I have written previously about how we need to look to technology if we want to thrive on the global stage. 

James Morris-Manuel

And it seems that the more we utilise technology the smaller the world becomes and the fewer physical borders there are.

We must learn to work across those borders that remain to ensure we succeed in our international endeavours. We cannot just arrive and open a satellite in a foreign market – the appropriate skills and knowledge are required.

Recent research from Knight Frank has shown that in Q3 overseas investors accounted for 92% of commercial purchases by volume in central London. There is obviously capacity and appetite there to work with other countries, but we need to learn how to harness it.

We need the influx of foreign capital as much as UK companies need to expand globally, so how then do we best achieve it, and what are the considerations, especially in a post-referendum landscape?

The recent Mipim New York Proptech event brought to light how open the world is, as do Expo Real or Mipim Cannes. People from all over the globe come together to discuss ideas and learn about new products: proof that the appetite for collaboration is there.

So what are the key considerations affecting cross-border working? Culture, exchange rate, language, regulation and governmental policy, even tax codes and compliance issues – the list goes on.

The factors that shouldn’t be overlooked are knowledge and education. Without knowledge, you are effectively powerless. Educating yourself and building the right team around you is paramount.

Overlooked markets

We’ve heard about hiring a chief technology officer if you want to move into the tech space, so why not hire people from or with knowledge of different sectors if you want to open up your company globally? There are other markets that are largely overlooked but should not be, such as Bangalore – India’s Silicon Valley – or Tel Aviv in Israel. These are areas we should be looking at just as much as San Francisco or Berlin.

Without knowledge, you are effectively powerless. Educating yourself and building the right team around you is paramount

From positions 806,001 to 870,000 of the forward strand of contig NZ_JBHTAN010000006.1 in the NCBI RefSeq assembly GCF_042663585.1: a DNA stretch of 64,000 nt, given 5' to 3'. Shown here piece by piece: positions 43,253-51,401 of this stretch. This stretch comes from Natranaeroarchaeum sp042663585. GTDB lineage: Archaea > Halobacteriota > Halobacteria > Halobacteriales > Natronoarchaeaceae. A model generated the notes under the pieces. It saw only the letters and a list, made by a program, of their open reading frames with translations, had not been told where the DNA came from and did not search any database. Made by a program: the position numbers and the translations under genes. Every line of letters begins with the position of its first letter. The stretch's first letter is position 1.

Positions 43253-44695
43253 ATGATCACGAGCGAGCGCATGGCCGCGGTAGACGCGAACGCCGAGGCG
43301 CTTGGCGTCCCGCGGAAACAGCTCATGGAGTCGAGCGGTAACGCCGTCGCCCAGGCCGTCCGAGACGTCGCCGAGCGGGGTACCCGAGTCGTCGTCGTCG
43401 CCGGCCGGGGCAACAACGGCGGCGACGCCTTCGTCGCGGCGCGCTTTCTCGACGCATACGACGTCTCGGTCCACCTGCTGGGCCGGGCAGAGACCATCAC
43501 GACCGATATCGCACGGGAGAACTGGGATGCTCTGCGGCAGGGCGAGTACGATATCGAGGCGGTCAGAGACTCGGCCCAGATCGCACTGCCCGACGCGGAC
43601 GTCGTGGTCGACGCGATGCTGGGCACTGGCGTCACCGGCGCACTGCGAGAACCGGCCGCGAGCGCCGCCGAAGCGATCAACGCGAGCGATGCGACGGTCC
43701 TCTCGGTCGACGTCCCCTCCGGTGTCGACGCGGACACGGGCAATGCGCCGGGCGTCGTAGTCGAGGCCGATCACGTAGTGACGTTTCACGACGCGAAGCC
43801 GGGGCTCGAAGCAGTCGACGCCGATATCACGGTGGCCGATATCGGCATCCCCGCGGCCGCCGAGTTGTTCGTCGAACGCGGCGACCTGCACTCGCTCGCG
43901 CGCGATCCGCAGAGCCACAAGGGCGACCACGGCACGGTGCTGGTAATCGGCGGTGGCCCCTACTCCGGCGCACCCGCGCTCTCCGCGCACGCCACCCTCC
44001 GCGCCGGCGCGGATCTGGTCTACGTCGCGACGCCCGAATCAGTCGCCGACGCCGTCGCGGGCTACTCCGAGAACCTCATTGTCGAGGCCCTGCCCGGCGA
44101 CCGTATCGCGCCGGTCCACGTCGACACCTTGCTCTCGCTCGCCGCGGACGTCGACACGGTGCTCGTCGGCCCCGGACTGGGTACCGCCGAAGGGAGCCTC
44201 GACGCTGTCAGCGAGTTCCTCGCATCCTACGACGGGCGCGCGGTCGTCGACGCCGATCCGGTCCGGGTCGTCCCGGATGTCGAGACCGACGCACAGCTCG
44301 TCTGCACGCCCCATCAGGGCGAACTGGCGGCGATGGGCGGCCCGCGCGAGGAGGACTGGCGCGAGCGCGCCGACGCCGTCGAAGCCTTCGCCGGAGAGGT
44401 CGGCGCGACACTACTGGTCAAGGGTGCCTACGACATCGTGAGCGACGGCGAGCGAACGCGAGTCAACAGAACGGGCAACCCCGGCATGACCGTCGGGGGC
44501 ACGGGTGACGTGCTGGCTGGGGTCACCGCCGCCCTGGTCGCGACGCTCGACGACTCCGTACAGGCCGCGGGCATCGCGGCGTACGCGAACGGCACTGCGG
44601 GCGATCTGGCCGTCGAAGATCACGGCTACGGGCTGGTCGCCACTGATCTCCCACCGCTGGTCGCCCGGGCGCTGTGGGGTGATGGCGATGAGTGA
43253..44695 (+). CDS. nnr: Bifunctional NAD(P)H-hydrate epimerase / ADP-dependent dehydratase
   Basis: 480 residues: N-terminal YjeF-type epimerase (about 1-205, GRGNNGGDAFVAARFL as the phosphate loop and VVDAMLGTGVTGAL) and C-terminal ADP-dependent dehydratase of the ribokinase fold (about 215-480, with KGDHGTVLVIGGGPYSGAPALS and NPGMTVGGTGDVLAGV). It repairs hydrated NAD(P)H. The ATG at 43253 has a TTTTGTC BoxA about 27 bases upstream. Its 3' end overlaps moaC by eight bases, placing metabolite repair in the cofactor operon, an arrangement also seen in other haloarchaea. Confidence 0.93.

There is so much in the news at the moment about immigration and the corporate war for talent. As such a powerful industry, the property community has a responsibility to articulate a clear message, attracting talent from all over the world in order to make that world more open, and working across borders more efficiently.

At Matterport, a firm with its headquarters in the US, we are present in more than 80 countries, working with teams all over the world, and we’ve just launched in China. Our product is universal.


Proptech makes the world a smaller place

Source: Shutterstock/Solarseven

The need for a more efficient and transparent sales process for property remains the same, but the cultures, nuances and social media platforms we use are all different. Understanding the differences, as much as appreciating the similarities, is key.

This year was built up as the time for proptech mergers and acquisitions, with eager eyes scouring for the next major transaction. This hasn’t really materialised in the way that many had hoped, however. Perhaps as companies seek to expand their international presence around Europe, Asia and the US, we will start to see cross-border partnerships.

It is not enough to spin a globe and find a new market to conquer. You need an international strategy, and those operating in isolation need to start looking at theirs. As the market becomes increasingly global, we need to operate on different stages, and not simply rely on our home team advantage, lest other brands push us out.

James Morris-Manuel is EMEA director at Matterport